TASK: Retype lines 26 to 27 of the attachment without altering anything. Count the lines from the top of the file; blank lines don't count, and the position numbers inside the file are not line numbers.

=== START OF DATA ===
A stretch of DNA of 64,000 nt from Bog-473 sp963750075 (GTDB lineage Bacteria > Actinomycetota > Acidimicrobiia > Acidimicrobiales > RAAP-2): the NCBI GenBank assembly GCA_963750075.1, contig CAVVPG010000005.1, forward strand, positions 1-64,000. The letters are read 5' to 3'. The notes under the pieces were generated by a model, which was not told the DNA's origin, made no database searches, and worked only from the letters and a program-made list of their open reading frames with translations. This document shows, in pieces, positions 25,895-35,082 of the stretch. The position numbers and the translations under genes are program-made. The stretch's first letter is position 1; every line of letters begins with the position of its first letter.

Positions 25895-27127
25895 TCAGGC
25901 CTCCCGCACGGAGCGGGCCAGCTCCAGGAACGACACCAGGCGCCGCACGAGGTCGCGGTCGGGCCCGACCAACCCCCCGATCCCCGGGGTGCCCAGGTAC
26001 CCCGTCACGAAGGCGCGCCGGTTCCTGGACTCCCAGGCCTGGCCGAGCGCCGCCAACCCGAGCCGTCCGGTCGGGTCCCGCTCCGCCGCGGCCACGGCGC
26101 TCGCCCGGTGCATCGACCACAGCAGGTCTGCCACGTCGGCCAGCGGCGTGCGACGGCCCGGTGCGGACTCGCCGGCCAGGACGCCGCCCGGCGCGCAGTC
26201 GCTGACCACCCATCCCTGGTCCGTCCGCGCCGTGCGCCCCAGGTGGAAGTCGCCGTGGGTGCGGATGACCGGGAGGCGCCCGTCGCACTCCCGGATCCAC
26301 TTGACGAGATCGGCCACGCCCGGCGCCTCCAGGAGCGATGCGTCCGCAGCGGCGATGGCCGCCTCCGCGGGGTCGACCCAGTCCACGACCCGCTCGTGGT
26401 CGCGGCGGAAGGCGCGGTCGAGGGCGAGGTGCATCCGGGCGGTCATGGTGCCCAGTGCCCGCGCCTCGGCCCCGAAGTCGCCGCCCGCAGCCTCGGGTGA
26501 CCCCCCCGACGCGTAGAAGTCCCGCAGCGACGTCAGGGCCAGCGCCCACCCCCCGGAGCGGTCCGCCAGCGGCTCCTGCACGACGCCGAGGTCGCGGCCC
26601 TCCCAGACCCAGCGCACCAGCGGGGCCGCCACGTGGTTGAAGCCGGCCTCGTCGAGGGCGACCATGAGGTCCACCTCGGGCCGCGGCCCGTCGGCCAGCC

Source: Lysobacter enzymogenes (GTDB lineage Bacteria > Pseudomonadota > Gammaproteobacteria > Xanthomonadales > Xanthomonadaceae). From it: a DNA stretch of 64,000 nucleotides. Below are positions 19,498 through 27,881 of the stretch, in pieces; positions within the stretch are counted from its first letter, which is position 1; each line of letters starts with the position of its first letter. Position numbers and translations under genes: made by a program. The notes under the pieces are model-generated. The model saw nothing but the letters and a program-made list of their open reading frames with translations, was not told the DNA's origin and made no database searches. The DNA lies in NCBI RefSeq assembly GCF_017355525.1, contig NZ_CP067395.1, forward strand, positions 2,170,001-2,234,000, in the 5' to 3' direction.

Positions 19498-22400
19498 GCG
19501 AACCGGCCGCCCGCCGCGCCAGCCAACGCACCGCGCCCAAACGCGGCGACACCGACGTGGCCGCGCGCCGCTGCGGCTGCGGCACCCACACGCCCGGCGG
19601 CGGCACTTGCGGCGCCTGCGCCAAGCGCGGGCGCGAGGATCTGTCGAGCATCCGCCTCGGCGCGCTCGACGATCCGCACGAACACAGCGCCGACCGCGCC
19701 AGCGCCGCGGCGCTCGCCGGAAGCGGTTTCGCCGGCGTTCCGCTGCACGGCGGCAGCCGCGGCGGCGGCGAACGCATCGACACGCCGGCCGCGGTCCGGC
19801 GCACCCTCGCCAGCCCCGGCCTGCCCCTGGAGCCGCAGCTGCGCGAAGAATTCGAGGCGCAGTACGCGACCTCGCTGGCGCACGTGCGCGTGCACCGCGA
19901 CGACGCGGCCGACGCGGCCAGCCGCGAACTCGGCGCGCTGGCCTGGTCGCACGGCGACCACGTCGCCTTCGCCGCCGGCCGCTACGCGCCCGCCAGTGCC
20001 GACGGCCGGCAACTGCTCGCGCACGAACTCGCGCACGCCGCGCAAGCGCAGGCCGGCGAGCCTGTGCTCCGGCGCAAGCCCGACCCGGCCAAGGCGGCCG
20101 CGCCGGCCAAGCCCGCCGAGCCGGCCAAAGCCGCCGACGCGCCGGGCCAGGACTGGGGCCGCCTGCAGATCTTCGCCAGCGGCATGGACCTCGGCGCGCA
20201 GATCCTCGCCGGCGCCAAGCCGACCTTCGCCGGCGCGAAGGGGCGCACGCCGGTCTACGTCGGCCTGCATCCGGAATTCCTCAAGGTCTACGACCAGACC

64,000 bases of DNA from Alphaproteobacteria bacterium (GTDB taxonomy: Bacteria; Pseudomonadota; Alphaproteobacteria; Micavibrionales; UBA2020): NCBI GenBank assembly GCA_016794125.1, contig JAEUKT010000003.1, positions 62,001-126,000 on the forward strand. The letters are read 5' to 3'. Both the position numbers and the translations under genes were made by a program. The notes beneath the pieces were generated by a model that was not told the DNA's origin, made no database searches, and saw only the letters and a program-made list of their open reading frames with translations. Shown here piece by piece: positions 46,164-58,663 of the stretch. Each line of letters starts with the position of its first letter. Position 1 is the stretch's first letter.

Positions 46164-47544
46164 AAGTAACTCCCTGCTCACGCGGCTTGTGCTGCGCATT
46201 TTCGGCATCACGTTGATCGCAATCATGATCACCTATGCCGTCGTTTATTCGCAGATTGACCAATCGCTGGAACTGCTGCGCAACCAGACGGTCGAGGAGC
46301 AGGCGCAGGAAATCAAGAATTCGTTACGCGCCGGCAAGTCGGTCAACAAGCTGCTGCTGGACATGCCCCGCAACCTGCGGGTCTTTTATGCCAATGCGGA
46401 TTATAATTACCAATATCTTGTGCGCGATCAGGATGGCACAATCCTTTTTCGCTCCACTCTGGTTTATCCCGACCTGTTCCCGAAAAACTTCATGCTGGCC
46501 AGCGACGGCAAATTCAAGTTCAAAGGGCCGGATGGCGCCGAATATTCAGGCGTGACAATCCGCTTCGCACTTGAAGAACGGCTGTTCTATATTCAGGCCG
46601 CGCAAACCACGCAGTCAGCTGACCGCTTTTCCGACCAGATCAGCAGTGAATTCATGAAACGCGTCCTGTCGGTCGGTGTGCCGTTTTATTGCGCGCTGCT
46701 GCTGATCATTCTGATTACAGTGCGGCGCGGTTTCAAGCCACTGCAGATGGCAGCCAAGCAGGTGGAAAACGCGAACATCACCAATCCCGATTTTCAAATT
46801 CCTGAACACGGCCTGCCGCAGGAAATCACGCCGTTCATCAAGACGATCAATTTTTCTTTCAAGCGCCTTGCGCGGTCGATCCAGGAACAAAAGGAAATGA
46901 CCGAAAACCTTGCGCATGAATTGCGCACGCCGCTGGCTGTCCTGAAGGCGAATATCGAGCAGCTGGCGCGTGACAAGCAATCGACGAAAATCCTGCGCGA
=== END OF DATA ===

46201 TTCGGCATCACGTTGATCGCAATCATGATCACCTATGCCGTCGTTTATTCGCAGATTGACCAATCGCTGGAACTGCTGCGCAACCAGACGGTCGAGGAGC
46301 AGGCGCAGGAAATCAAGAATTCGTTACGCGCCGGCAAGTCGGTCAACAAGCTGCTGCTGGACATGCCCCGCAACCTGCGGGTCTTTTATGCCAATGCGGA